Nasa's Mars landing has been hailed as an "extraordinary technological achievement" and something akin to "magic" by Northern Ireland experts.
Its science rover Perseverance, the most advanced astrobiology laboratory ever sent to another planet, streaked through the Martian atmosphere on Thursday and landed safely on the floor of a vast crater.
Its mission is to search for signs of ancient life, and explore and collect samples for future return to Earth from diverse environments on Mars.
Perseverance has since sent back images, which has prompted the space agency to describe it as an "amazing accomplishment".
Professor Michael Burton, director of Armagh Observatory and Planetarium, told the Belfast Telegraph: "Watching the landing, live on NASA TV, of a spacecraft on another planet was an absolutely amazing experience.
"You could feel the tension in the NASA control room, hear the little exclamations from the mission team, as the spacecraft went through an extraordinary sequence of steps to come to a safe landing on Mars, just seven minutes after hitting the top of its atmosphere while moving at a speed of five kilometres every second."
Professor Burton continued: "This was an extraordinary technological achievement. Now, having landed near the delta of an ancient river and lake on Mars, begins the most exciting stage, of searching for evidence of past life that might have once existed on Mars."
Dr Apostolos Christou, a research astronomer at Armagh Observatory and Planetarium, said it was an extremely complex landing operation.
"Although NASA has been responsible for a number of successful landings since 1976, one cannot overemphasise the risk of the undertaking," he explained.
"About half of all landing attempts so far have failed. To succeed, a sequence of actions have to take place, if even one does not or does so too early or too late, your multi-billion dollar spacecraft becomes a useless pile of junk on Mars.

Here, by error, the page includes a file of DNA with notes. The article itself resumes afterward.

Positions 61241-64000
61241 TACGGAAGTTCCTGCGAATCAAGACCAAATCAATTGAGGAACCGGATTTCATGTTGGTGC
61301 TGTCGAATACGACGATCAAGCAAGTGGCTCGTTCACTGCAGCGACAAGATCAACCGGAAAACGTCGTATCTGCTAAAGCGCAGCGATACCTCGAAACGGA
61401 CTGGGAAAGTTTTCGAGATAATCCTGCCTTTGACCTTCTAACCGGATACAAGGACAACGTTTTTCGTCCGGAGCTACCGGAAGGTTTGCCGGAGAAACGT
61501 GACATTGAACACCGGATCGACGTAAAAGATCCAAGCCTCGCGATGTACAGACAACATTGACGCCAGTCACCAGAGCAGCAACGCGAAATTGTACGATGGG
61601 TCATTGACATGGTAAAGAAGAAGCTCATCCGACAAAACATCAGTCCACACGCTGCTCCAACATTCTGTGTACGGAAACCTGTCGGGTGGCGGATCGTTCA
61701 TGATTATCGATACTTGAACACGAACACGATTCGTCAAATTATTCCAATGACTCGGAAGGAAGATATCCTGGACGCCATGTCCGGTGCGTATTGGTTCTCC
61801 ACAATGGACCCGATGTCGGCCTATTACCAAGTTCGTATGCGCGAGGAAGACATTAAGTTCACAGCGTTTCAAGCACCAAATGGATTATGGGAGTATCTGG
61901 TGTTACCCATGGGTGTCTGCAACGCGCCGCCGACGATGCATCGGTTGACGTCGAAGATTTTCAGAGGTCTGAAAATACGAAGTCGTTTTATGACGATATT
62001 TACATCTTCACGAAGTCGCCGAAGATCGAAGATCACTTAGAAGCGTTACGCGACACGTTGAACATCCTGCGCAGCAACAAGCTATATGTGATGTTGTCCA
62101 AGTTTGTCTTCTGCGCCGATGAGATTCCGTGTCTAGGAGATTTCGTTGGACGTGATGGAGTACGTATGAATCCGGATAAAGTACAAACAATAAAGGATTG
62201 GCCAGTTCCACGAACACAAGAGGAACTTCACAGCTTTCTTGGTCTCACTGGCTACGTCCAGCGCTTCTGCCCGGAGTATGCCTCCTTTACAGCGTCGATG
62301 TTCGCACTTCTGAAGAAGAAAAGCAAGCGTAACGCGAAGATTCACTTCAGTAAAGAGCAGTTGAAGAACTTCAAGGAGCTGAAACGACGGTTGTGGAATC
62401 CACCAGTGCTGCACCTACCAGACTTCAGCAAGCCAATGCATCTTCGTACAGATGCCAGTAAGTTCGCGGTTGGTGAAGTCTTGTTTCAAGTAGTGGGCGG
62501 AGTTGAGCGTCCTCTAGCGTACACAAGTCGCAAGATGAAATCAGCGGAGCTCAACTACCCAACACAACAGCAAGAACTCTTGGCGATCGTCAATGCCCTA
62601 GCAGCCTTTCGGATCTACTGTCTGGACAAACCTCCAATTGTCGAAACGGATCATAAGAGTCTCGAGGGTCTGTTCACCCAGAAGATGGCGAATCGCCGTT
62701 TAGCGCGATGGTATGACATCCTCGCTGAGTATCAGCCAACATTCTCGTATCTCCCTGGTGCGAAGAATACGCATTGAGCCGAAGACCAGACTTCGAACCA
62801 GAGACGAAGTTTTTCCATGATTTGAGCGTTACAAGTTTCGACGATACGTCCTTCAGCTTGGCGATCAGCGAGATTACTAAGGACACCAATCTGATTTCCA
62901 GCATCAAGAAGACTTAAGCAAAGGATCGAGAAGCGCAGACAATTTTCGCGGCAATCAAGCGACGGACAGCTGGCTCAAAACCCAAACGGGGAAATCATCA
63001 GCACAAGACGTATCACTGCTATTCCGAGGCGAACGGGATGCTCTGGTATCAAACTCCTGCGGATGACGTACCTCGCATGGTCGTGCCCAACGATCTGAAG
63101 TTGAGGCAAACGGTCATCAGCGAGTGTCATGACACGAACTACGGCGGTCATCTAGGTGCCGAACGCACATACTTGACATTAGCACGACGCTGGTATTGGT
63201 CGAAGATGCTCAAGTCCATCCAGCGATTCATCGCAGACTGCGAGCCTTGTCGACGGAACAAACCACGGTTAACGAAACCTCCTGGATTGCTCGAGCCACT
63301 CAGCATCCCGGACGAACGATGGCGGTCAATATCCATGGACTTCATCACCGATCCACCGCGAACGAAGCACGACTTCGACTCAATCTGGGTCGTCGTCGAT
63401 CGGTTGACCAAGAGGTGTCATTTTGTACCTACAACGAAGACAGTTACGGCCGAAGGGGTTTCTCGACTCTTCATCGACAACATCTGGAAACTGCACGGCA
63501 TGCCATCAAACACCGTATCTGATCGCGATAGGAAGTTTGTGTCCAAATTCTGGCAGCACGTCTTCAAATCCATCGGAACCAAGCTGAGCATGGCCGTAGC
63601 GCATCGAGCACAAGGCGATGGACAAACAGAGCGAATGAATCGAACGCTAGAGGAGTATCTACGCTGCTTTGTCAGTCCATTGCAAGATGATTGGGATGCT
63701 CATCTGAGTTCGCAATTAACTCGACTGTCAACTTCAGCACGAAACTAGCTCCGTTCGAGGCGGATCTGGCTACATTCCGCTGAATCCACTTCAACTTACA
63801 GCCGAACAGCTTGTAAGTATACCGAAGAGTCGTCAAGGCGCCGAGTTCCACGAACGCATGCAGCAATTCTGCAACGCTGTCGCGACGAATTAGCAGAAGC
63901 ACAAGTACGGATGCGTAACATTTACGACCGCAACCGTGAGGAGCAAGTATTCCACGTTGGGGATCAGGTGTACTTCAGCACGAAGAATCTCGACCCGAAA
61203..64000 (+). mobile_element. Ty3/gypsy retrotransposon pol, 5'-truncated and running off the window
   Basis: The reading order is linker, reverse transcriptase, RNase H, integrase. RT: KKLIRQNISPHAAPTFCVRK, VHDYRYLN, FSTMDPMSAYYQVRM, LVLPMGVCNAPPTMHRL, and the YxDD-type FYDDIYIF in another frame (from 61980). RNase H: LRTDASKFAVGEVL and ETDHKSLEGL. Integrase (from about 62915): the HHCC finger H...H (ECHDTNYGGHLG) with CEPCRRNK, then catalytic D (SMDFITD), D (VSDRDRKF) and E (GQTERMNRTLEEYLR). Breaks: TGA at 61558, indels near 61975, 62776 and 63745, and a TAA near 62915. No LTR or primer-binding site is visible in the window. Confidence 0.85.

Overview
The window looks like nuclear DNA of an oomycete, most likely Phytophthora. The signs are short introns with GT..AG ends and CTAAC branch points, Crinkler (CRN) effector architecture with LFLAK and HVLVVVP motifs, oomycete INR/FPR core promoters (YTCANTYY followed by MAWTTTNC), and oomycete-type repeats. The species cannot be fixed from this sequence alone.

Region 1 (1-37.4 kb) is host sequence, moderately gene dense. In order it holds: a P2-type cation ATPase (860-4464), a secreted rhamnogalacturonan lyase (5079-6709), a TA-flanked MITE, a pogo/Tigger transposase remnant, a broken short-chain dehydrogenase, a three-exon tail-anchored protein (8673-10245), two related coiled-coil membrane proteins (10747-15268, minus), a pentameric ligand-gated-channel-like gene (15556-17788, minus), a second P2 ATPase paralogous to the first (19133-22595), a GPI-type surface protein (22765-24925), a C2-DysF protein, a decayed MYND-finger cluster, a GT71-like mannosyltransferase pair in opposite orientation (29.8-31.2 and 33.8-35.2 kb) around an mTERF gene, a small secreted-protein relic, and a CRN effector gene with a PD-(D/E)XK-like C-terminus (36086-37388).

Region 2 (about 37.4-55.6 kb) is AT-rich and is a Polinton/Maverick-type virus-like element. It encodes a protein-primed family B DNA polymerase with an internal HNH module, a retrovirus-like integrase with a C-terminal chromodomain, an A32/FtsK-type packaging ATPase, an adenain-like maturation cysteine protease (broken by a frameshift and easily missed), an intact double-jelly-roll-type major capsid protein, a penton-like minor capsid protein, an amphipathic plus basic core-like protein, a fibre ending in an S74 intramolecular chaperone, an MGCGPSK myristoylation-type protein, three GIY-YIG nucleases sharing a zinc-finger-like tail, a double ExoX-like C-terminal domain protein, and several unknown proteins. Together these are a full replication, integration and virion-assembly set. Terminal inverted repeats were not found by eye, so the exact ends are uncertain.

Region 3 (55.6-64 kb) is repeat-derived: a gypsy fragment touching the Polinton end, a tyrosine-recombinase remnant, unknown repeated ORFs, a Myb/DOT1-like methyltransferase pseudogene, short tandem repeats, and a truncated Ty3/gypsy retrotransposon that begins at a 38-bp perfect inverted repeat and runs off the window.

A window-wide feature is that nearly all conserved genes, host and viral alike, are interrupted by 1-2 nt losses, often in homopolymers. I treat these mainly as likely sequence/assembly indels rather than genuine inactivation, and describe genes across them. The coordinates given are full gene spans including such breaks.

"Making it happen seems to some of us like magic, but in reality it's just what you get with hard work and testing the hardware and the software as if it were on Mars."
After the rover, which blasted off from Earth last July, entered the Martian atmosphere there were "seven minutes of terror" as it made its way to the surface.
It took more than 11 minutes for news of the safe landing to reach Earth, arriving at just before 9pm (GMT) on Thursday.
Steve Jurczyk, Nasa's acting administrator, said: "It's amazing to have Perseverance join Curiosity on Mars and what a credit to the team.
"Just what an amazing team to work through all the adversity and all the challenges that go with landing a rover on Mars, plus the challenges of Covid. And just an amazing accomplishment."
Perseverance's Twitter account also marked its arrival on the red planet, tweeting that it had landed safely, and posting pictures from the rover of its "forever home".
The arrival of this image, and second taken from behind the rover, showing a flat, rocky surface, was met with a second round of cheers as mission control celebrated the achievement.
More images, videos and sounds from the landing are expected to start arriving from the rover over the weekend.
But early indications suggest Perseverance had landed on a relatively flat surface, and not too far from some sand dunes which will have to be navigated in order to reach the delta.
Perseverance will spend the coming years scouring for signs of ancient microbial life in a mission that will bring back samples from Mars to Earth and prepare the way for future human visitors.
The research destination of the rover - a scientific laboratory the size of a car - is Jezero crater, a 28-mile-wide depression containing sediments of an ancient river delta.
Scientists know that 3.5 billion years ago, Jezero was the site of a large lake, complete with its own delta. They believe that while the water may be long gone, somewhere within the crater, or maybe along its 2,000-foot-tall (610 metre) rim, evidence that life once existed there could be waiting.
Perseverance will gather rock and soil samples using its drill, and will store the sample cores in tubes on the Martian surface ready for a return mission to bring around 30 samples to Earth in the early 2030s.
Researchers from the UK will study the samples that are returned from Mars. Selected samples will be collected by drilling down to several centimetres and then sealed in sample tubes and stored on the rover.
When the rover reaches a suitable location, a cache of tubes will be dropped on the surface of Mars to be collected by the Sample Fetch Rover, being developed by Airbus in Stevenage, which will take them to the Nasa Mars Ascent vehicle.
Perseverance also carries the Ingenuity Mars Helicopter, which will fly short distances from the rover in the first attempt at powered, controlled flight on another planet.
A successful flight test could lead to more flying probes on other planets, as well as help astronauts make future expeditions to Mars.